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Meiotic cellular rejuvenation is coupled to nuclear remodeling in budding yeast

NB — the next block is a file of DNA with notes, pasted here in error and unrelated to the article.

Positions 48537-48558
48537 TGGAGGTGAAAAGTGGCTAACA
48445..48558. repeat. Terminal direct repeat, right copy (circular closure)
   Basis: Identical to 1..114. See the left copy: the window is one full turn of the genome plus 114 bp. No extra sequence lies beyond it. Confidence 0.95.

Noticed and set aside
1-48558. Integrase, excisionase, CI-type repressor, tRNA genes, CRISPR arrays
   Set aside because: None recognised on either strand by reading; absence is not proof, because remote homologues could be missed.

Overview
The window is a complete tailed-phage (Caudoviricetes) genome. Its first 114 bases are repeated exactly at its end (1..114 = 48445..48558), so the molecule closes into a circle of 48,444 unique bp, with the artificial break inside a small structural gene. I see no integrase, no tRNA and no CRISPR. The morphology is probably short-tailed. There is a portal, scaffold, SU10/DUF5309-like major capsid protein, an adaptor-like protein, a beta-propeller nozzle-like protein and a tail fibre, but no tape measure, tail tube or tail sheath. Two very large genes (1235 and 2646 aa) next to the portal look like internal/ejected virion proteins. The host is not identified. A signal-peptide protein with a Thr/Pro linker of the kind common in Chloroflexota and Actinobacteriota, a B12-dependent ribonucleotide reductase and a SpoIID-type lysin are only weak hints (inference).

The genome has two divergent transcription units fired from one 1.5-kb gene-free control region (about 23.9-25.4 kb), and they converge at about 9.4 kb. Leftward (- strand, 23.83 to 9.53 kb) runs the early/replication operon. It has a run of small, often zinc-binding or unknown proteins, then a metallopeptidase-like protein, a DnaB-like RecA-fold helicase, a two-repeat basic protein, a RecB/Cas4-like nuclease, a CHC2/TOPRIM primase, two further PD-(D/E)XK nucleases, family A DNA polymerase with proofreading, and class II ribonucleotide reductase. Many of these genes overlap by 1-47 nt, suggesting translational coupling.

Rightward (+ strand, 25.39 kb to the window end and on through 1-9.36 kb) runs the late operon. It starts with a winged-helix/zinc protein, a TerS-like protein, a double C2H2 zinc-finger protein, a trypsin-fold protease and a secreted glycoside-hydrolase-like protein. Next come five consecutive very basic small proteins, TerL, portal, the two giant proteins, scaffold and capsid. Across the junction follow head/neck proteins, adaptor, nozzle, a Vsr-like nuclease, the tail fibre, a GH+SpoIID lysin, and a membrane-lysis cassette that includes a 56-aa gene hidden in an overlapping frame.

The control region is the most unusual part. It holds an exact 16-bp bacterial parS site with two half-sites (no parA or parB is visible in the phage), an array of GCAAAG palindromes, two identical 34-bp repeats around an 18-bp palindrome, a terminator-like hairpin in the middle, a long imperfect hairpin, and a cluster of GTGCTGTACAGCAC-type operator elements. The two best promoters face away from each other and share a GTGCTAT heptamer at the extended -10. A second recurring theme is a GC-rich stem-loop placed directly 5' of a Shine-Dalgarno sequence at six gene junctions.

Production of healthy gametes in meiosis relies on the quality control and proper distribution of both nuclear and cytoplasmic contents. Meiotic differentiation naturally eliminates age-induced cellular damage by an unknown mechanism. Using time-lapse fluorescence microscopy in budding yeast, we found that nuclear senescence factors - including protein aggregates, extrachromosomal ribosomal DNA circles, and abnormal nucleolar material - are sequestered away from chromosomes during meiosis II and subsequently eliminated. A similar sequestration and elimination process occurs for the core subunits of the nuclear pore complex in both young and aged cells. Nuclear envelope remodeling drives the formation of a membranous compartment containing the sequestered material. Importantly, de novo generation of plasma membrane is required for the sequestration event, preventing the inheritance of long-lived nucleoporins and senescence factors into the newly formed gametes. Our study uncovers a new mechanism of nuclear quality control and provides insight into its function in meiotic cellular rejuvenation.

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